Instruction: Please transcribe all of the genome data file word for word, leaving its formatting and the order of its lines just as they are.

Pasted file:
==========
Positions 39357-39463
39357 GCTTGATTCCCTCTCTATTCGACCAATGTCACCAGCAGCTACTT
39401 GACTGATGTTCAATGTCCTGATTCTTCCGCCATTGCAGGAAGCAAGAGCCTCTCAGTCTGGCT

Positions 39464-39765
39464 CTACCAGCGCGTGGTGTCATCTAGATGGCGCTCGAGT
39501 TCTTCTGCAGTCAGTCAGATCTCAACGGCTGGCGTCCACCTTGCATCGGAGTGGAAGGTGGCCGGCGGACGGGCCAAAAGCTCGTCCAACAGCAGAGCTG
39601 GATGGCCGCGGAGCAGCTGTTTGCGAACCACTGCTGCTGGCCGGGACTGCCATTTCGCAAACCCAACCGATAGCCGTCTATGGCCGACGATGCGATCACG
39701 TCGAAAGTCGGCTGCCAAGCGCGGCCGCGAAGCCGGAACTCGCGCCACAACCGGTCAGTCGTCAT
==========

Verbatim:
Positions 39357-39463
39357 GCTTGATTCCCTCTCTATTCGACCAATGTCACCAGCAGCTACTT
39401 GACTGATGTTCAATGTCCTGATTCTTCCGCCATTGCAGGAAGCAAGAGCCTCTCAGTCTGGCT

Positions 39464-39765
39464 CTACCAGCGCGTGGTGTCATCTAGATGGCGCTCGAGT
39501 TCTTCTGCAGTCAGTCAGATCTCAACGGCTGGCGTCCACCTTGCATCGGAGTGGAAGGTGGCCGGCGGACGGGCCAAAAGCTCGTCCAACAGCAGAGCTG
39601 GATGGCCGCGGAGCAGCTGTTTGCGAACCACTGCTGCTGGCCGGGACTGCCATTTCGCAAACCCAACCGATAGCCGTCTATGGCCGACGATGCGATCACG
39701 TCGAAAGTCGGCTGCCAAGCGCGGCCGCGAAGCCGGAACTCGCGCCACAACCGGTCAGTCGTCAT